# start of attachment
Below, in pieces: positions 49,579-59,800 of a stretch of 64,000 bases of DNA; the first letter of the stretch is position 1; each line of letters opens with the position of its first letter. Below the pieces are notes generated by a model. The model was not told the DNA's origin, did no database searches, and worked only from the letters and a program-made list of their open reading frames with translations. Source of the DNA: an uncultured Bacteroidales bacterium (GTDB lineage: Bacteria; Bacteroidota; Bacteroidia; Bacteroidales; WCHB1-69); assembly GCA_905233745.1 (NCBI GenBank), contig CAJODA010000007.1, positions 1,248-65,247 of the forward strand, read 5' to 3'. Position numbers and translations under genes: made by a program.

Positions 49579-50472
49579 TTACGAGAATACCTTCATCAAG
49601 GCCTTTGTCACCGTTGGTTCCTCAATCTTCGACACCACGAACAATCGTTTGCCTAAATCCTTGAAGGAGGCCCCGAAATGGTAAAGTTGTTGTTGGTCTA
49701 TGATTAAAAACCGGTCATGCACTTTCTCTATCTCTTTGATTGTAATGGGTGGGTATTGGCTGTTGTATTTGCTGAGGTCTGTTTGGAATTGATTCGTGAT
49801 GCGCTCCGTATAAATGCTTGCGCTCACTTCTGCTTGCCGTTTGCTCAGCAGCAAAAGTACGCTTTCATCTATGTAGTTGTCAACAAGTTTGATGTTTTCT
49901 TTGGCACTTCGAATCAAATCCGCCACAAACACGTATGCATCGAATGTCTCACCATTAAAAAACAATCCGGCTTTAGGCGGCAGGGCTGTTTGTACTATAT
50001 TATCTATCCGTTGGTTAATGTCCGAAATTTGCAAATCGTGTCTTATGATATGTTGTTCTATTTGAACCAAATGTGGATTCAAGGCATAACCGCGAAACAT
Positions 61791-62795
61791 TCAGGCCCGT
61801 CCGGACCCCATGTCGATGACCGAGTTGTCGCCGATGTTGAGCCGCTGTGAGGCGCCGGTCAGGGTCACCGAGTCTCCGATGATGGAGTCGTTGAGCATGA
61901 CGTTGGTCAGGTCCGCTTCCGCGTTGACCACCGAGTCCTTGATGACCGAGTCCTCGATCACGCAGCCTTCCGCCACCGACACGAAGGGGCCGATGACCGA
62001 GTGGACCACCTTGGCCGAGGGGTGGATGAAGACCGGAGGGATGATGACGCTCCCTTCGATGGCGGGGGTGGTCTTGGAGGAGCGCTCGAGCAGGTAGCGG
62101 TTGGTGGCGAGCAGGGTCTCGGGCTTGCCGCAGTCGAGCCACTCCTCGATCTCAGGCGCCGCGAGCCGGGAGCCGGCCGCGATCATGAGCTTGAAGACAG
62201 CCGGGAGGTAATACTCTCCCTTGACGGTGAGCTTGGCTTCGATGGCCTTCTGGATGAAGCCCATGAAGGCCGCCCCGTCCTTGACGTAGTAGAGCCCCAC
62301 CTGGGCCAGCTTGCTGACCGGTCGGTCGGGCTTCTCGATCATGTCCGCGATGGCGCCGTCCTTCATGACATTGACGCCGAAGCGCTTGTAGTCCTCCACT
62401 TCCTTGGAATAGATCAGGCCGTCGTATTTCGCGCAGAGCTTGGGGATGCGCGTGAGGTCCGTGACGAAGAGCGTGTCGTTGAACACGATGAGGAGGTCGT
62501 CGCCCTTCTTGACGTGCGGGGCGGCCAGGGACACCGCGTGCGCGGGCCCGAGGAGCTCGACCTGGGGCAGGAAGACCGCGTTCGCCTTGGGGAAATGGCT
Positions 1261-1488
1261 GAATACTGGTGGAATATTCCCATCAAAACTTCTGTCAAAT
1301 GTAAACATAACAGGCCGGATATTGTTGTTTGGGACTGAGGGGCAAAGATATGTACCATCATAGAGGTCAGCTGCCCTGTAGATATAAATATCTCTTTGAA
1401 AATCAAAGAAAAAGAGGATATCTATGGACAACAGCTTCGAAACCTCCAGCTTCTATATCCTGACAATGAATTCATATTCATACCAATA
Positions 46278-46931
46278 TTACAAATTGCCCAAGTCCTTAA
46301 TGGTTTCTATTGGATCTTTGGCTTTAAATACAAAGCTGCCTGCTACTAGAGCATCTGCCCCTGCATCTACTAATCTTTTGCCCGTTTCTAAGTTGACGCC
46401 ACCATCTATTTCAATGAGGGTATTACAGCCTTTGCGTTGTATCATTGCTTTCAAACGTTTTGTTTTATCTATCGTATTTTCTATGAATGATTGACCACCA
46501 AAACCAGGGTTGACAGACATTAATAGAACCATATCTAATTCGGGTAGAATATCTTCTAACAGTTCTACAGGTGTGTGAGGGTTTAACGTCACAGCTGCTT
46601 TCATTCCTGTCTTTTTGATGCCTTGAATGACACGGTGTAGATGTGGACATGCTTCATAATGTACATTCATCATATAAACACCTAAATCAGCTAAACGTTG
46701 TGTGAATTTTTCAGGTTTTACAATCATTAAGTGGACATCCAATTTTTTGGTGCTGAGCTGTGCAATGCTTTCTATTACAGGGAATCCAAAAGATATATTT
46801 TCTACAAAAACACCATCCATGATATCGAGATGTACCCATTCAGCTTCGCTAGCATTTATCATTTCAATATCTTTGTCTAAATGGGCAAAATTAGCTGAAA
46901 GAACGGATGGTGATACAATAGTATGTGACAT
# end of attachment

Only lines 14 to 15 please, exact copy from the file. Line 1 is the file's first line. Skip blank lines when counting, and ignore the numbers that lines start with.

62101 TTGGTGGCGAGCAGGGTCTCGGGCTTGCCGCAGTCGAGCCACTCCTCGATCTCAGGCGCCGCGAGCCGGGAGCCGGCCGCGATCATGAGCTTGAAGACAG
62201 CCGGGAGGTAATACTCTCCCTTGACGGTGAGCTTGGCTTCGATGGCCTTCTGGATGAAGCCCATGAAGGCCGCCCCGTCCTTGACGTAGTAGAGCCCCAC